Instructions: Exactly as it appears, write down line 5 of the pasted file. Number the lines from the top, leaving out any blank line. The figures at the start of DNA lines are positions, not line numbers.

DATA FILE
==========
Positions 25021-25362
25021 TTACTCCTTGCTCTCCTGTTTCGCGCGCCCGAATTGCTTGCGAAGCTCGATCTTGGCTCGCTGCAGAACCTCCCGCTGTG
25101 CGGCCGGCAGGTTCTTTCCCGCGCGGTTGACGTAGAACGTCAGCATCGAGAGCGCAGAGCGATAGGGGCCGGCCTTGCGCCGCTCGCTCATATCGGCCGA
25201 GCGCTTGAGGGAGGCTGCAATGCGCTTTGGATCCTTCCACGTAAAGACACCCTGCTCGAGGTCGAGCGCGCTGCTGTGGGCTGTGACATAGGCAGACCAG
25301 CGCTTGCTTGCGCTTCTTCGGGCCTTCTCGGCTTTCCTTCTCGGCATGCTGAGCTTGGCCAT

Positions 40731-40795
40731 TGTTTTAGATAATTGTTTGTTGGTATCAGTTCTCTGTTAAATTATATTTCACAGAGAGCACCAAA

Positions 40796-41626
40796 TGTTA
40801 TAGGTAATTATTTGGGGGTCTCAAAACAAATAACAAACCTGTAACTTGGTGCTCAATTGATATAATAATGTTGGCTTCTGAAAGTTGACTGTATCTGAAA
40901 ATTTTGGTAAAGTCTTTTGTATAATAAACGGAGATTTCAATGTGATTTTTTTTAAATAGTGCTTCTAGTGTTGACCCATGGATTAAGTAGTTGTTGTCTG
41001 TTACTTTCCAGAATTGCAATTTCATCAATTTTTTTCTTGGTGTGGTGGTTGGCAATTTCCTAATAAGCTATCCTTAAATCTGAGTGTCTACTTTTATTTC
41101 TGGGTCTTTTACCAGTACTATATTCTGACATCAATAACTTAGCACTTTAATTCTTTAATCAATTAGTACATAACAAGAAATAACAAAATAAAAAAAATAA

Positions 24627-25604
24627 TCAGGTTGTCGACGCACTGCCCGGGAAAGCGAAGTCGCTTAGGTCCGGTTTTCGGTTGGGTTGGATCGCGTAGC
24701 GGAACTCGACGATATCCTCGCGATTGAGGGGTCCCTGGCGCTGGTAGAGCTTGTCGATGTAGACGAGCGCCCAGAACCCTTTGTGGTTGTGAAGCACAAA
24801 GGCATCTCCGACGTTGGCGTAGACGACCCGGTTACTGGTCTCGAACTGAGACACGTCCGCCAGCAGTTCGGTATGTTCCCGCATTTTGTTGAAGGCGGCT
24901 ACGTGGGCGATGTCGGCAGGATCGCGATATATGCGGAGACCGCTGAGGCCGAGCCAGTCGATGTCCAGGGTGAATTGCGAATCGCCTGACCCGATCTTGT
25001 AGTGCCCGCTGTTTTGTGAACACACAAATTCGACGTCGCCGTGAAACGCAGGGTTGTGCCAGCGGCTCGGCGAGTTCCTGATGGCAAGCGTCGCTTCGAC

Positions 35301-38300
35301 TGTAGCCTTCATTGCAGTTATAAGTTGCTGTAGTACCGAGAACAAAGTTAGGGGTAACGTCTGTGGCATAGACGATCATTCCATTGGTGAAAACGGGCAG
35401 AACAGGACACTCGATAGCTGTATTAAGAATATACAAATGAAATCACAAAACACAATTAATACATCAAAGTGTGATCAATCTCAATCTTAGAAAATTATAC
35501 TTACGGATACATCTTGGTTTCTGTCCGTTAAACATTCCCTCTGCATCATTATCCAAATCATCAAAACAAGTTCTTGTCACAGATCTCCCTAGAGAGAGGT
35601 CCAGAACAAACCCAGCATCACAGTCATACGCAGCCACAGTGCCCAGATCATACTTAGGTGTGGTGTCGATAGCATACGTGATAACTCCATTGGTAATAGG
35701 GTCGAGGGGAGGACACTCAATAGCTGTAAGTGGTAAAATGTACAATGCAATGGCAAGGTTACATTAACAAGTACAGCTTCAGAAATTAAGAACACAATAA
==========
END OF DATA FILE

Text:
25301 CGCTTGCTTGCGCTTCTTCGGGCCTTCTCGGCTTTCCTTCTCGGCATGCTGAGCTTGGCCAT